While many offices have already moved to one-PC-per-user setups, there are just as many companies who aren’t as rich in hardware and systems are shared between multiple people. For those organizations, there’s still have the option of moving to a remote accessible workplace with a little extra effort. For example, if needed, you could go as far as casting your smartphone to your smart TV and hooking up a Bluetooth keyboard. As long as you have a strong, secure connection and hardware to use, almost everything a typical office worker does can take place and leave the data stored in the cloud.
Don’t Forget the Emotional Connection
I’ve been remote for the past 12 years, so working from home is nothing new for me. But my experience has taught me the gear and network are less than half the battle. Even if companies are doing great from a tech standpoint, it’s important to remember the procedural, structural, and emotional parts of working from home. How do employees maintain relationships and connections without being face to face in an office? Remember employee’s once daily walks around the office, chats with coworkers, or even the breaks after meetings are now all fading (if not vanishing entirely) with working from home. IT folks can foster ways to maintain those connections across the distance by creating non-work groups on in the collaboration tool (“Pets of ABC Corp!” “XYZ Ltd Distance Happy Hour!” “Lunch and Learn Series” etc.).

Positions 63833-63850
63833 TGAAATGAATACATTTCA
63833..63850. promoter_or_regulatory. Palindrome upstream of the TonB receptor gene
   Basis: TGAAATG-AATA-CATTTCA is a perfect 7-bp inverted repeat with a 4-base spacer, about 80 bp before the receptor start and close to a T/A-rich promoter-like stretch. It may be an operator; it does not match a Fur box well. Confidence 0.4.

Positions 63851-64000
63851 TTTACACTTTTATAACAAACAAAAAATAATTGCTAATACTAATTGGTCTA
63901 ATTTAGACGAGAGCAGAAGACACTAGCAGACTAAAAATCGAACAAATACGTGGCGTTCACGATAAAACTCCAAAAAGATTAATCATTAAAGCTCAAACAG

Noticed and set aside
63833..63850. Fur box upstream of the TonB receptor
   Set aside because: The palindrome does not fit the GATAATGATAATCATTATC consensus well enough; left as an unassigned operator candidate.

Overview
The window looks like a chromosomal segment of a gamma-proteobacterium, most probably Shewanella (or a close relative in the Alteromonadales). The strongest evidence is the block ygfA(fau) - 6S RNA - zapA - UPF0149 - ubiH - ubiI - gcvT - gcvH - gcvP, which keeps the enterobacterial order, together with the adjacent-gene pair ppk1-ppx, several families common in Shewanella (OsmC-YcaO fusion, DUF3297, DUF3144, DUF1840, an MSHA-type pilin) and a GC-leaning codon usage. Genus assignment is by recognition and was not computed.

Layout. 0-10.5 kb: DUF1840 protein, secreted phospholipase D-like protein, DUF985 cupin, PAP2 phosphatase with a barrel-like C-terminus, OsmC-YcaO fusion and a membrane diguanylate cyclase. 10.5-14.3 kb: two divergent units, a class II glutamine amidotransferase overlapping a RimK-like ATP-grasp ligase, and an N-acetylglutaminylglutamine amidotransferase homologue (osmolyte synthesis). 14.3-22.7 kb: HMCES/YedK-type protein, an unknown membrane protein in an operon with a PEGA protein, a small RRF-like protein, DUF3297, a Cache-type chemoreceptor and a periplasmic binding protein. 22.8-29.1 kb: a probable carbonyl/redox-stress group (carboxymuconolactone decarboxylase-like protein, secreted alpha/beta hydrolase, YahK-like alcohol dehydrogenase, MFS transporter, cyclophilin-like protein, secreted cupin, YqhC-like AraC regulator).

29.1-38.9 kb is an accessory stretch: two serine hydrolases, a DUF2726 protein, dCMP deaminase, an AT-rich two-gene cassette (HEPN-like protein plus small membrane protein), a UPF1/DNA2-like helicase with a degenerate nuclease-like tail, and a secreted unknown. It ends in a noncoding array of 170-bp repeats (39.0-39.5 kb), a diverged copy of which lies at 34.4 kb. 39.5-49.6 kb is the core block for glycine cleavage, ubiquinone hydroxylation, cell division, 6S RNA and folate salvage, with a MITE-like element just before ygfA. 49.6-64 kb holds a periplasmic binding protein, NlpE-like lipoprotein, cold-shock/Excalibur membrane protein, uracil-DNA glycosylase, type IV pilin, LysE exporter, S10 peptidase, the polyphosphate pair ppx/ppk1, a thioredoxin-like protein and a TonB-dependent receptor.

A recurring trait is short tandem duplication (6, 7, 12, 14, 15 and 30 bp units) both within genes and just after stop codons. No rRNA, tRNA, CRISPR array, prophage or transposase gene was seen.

At the same time, pretending the current situation is just the employee working from home as if it was still the office is as trite as it is wrong. Kids, pets, spouses, family, and even friends are competing for your colleague’s attention, and it’s not just to gossip about the latest episode of “Read Housewives.” There. Is. A. Pandemic. People—real people who may be connected to your company’s staff—are experiencing stress, anxiety, disruption, uncertainty, and (God forbid) illness. While it’s 100% true the entire company wants to stay in business and keep things moving, a “workday” isn’t the same as it was. It’s important for the company (aided by the IT team) to support employees as they create a schedule suitable for them, even if it means working at odd hours.
This isn’t a forever change but it’s been spanned over several months and we have to understand things won’t snap back to what they were before. Is it scary? Yes! But will good changes come out of it? Absolutely! Companies will become more flexible and have a suitable plan to creating a better work environment. Knowing businesses are fully capable of moving online can open so many doors for those who aren’t capable of working in an office and create room for better work-life balance.